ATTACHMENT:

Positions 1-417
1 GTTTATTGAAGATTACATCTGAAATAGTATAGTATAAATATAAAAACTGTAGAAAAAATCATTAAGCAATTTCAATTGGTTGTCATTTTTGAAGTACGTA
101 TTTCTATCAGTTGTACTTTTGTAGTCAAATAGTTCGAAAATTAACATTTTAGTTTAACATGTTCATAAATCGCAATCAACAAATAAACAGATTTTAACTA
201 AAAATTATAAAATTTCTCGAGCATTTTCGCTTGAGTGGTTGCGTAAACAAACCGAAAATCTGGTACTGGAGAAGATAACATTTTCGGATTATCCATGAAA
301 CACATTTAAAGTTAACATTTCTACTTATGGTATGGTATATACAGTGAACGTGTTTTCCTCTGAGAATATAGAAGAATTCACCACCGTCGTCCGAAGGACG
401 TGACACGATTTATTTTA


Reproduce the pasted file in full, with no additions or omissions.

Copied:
Positions 1-417
1 GTTTATTGAAGATTACATCTGAAATAGTATAGTATAAATATAAAAACTGTAGAAAAAATCATTAAGCAATTTCAATTGGTTGTCATTTTTGAAGTACGTA
101 TTTCTATCAGTTGTACTTTTGTAGTCAAATAGTTCGAAAATTAACATTTTAGTTTAACATGTTCATAAATCGCAATCAACAAATAAACAGATTTTAACTA
201 AAAATTATAAAATTTCTCGAGCATTTTCGCTTGAGTGGTTGCGTAAACAAACCGAAAATCTGGTACTGGAGAAGATAACATTTTCGGATTATCCATGAAA
301 CACATTTAAAGTTAACATTTCTACTTATGGTATGGTATATACAGTGAACGTGTTTTCCTCTGAGAATATAGAAGAATTCACCACCGTCGTCCGAAGGACG
401 TGACACGATTTATTTTA